To long term readers of my blog, the troubles I had in my marriage and the utter despair I went through will not come as a surprise. I would like to call my now separated husband evil, but he had his own demons to fight and cannot really call him malicious, so much as fighting a losing battle against them, then. Regardless, the impact on me was a prison without choices and I was severely depressed.

I lost interest in everything. Abuse used to waft over my head without reaching. I had stopped doing almost anything except caring for the child, and my blog and Twitter - which helped keep me sane (more on that later). The home was a mess, I was a mess and frankly, all I cared about was getting through the day. I had considered suicide several times. Having a child dependent on me ruled that out. I had committed to him and I was going to follow through on that. It was about surviving. Getting through the day. There was little enthusiasm for anything.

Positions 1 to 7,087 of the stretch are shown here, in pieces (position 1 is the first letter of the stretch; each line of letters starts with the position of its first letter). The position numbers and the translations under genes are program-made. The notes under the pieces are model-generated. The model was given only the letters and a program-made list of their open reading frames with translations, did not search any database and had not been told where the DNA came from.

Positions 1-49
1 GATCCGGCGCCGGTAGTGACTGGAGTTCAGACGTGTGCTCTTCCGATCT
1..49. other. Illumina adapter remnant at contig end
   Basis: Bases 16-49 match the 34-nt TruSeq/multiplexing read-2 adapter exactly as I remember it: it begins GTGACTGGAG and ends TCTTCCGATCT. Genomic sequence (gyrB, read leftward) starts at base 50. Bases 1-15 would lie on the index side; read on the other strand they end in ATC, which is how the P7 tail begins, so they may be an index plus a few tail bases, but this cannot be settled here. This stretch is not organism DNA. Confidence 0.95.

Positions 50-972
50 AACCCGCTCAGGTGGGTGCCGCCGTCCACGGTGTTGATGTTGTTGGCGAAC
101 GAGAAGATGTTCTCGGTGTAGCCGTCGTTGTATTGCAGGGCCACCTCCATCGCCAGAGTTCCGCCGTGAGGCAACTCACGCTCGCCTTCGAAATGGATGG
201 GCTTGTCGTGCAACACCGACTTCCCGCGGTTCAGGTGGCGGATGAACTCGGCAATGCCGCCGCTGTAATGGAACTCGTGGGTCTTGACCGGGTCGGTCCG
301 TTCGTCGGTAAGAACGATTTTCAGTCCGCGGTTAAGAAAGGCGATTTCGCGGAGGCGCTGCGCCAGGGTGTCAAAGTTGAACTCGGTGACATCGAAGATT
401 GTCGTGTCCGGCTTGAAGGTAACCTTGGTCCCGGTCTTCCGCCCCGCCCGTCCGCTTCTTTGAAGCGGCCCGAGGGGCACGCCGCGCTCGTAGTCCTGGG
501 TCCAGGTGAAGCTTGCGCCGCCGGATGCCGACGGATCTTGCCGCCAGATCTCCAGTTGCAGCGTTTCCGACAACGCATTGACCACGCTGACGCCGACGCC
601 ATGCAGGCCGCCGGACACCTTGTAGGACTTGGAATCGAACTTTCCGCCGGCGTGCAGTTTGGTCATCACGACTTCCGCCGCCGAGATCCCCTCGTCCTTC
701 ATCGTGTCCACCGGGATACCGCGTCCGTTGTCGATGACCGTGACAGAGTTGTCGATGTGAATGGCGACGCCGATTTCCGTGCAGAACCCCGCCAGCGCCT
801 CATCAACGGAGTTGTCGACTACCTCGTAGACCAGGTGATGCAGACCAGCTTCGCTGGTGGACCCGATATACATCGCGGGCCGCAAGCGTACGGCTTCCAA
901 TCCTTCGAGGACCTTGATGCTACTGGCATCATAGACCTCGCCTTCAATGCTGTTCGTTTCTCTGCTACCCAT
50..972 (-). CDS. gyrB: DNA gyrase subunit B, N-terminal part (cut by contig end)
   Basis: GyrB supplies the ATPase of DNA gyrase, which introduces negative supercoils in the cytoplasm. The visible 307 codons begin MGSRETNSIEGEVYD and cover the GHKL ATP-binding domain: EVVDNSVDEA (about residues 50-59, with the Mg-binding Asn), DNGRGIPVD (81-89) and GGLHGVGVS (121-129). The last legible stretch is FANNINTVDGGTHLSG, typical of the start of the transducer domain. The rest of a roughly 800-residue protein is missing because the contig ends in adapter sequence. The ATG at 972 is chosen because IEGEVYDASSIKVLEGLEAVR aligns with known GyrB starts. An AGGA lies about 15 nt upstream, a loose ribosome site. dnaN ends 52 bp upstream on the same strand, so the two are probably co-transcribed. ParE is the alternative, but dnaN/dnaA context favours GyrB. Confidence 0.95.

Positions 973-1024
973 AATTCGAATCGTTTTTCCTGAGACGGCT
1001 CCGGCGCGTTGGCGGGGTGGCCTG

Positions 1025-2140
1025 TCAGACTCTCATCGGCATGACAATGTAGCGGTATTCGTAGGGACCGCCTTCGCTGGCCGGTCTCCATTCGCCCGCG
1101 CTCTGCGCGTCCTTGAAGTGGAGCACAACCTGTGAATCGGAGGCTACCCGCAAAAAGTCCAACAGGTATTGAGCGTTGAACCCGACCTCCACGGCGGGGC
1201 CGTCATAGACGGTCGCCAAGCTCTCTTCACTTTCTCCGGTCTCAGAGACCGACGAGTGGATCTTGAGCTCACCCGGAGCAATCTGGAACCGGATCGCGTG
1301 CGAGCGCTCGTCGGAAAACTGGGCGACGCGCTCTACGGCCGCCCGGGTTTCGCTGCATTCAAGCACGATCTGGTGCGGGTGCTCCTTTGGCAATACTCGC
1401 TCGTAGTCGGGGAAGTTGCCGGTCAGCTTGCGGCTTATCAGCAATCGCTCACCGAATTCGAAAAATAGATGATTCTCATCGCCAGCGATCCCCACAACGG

Sheer disinterest in absolutely everything, combined with a naturally asocial preference left me pretty much stagnant in terms of activity. And I put on weight. Relentlessly. Particularly in the last three years of our marriage To someone who had never weighed over 45 kilos in her life, 68 kilos was unthinkable. And I was barely eating. My body FELT alien to me - another reason not to do anything with it. I had no idea how to steer that extra weight.

All those plump, cheerful women I had admired..... was not how I looked. I looked bloated, stagnant. Lifeless. That was the only visible difference in me, while I became an unrecognizable person on the inside. Fearful of braving the world with a disabled child in tow, belief in self non-existent, the woman who moved to the Himalaya to live on her own terms as a nomad didn't dare move out of a home she had come to despise.